This growing food thing is all about patience, isn’t it? That’s not one of my strong suits. While every little pot is finally producing little seedlings I’m longing for the day it finally warms up enough to get them outside. Which is kind of crazy, considering we don’t have a place to put them yet. A raised bed, in some form or another, be it concrete or wood or simple plastic bags, will have to take shape this weekend and I’ll have to get my ass in high gear to make it happen. Mother’s Day might be appropriate.

The growing and planting season in the midwest generally falls between April 15th and May 15th, and I recall Mother’s Day being a day of digging holes and filling them with ferns (not sure if there was anything else, to be honest). We would grab a red wagon and tromp a few blocks over to visit Paul and Paulette at Kellner’s Greenhouse in the Riverwest neighborhood of Milwaukee to purchase our plants. Kellner’s recently re-opened after a hiatus and if you’re anywhere near Cream City make sure to take a peek. Think of me and my brother and sister running through the various greenhouse aisles with a dog or two at our feet. And parrots. White parrots. Birds were the first things you saw– and heard– when walking into the quiet, kind of dusty garage-like structure that held large desks for accounting purposes. I remember the smell of that building like it was yesterday.

Anyways. Enough nostalgia.

day 28

I brought up bricks up there. Concrete, rather. I’ve kind of got my heart set on a cinderblock raised bed in lieu of a wooden one. Perks: no nailing, no drilling. Downsides: it might be more expensive in the long run, we’d have to water the beds more often due to the porous nature of the concrete, I might break my back loading and unloading all of the cinderblocks we would need for the project. Another cheap idea is to pop everything into buckets and make it all one big container garden. Should have thought of this before we planted, huh?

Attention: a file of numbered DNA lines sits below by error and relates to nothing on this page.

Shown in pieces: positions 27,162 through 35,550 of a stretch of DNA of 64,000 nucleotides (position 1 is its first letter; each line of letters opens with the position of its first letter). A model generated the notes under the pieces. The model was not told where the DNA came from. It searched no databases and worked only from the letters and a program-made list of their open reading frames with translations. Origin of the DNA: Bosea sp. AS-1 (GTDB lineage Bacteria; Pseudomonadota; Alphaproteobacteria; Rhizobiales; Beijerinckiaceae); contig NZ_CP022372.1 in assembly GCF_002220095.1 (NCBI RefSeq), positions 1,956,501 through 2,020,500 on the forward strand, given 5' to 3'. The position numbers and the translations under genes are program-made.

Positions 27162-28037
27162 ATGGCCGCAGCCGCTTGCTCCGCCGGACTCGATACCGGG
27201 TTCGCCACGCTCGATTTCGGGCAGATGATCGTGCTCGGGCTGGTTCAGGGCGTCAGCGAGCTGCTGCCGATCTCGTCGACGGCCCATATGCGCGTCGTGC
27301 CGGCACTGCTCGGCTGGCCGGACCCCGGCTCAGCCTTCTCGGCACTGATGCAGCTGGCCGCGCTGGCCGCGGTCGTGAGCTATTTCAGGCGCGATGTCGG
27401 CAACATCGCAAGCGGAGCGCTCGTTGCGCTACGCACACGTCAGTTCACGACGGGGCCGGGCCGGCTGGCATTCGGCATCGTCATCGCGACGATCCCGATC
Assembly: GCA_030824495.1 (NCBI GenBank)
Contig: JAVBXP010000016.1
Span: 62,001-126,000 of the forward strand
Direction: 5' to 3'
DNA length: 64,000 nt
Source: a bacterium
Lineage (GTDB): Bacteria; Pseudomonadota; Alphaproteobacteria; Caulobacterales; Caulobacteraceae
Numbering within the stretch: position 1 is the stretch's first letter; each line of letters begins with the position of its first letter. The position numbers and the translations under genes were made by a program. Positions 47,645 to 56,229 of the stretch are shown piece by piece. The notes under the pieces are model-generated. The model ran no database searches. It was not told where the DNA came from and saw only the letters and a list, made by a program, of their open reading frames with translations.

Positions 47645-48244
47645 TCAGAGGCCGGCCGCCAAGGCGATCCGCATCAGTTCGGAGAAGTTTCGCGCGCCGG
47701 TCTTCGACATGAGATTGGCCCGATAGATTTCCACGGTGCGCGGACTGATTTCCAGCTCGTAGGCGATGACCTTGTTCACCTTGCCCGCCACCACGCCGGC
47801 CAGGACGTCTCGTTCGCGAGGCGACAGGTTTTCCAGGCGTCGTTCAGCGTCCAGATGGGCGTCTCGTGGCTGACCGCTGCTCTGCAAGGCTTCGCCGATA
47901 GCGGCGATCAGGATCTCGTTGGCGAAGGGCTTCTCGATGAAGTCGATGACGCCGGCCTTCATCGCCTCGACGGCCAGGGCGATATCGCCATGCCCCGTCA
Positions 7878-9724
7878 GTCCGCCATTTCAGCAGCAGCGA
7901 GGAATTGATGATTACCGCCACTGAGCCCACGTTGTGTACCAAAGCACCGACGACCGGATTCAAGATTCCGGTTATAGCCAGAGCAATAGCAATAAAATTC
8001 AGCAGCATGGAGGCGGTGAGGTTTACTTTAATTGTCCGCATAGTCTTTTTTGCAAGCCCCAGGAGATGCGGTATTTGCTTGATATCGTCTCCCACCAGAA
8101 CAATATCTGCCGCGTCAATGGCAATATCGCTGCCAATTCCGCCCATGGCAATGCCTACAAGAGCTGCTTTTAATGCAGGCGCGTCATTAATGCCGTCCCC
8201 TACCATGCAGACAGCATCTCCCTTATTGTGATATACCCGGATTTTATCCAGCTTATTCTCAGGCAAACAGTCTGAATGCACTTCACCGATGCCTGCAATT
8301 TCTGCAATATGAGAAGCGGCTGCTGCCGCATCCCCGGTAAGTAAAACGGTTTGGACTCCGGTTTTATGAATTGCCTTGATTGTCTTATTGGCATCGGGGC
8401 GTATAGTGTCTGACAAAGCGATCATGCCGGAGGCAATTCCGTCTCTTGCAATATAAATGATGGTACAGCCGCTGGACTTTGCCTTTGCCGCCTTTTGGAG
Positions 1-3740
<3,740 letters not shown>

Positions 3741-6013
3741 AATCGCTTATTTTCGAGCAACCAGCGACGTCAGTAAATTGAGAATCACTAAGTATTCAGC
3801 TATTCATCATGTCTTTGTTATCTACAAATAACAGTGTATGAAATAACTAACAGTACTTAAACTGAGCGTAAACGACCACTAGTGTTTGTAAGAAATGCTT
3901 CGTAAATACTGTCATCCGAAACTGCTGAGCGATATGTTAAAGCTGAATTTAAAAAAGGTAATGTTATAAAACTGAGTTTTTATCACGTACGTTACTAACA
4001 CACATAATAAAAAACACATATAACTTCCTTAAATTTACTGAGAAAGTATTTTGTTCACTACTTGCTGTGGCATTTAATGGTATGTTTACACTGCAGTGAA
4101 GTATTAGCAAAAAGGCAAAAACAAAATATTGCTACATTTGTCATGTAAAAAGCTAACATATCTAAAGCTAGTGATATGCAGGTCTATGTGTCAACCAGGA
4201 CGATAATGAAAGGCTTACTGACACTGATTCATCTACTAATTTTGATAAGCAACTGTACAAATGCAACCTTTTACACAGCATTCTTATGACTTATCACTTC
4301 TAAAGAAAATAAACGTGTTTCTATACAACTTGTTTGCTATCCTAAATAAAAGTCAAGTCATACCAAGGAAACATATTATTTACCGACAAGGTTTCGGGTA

day 28

No matter. I’m counting on it to all come together. Cross those fingers for me.

Don’t forget, you can subscribe to a feed of this website, or get posts mailed directly to your inbox by entering your email address in the box to the right of this post, right underneath the ReadyMade logo.

Related Posts
Wanna-Be Farmers: Day One
Wanna-Be Farmers Day Six: Failure & Pea Shoots
Wanna-Be Farmers Day Fourteen: Huge Peas & Little Basil

wanna-be farmers day fourteen: huge peas & little basil


We are trying to become backyard and balcony farmers. Read the whole series here.

The peas are out of control! I can’t believe how big they are. In my last wanna-be farmer post, I mentioned learning that you can cut and eat pea shoots, also known as pea tendrils. These bad boys are going to get the big chop tonight and I already miss them. The interwebs say you can’t eat the first cuttings anyways, so that makes it extra hard. I like waking up and seeing how much they’ve shot up overnight and I really enjoy unlocking the door after work and walking straight to my peas. We chat. They don’t talk back, but I definitely get my conversation on. They’ll grow back in a few days but I’ll always remember my first little shoots. Think I can try to put ‘em in water? Dry them out for a memory book? Am I taking this too far?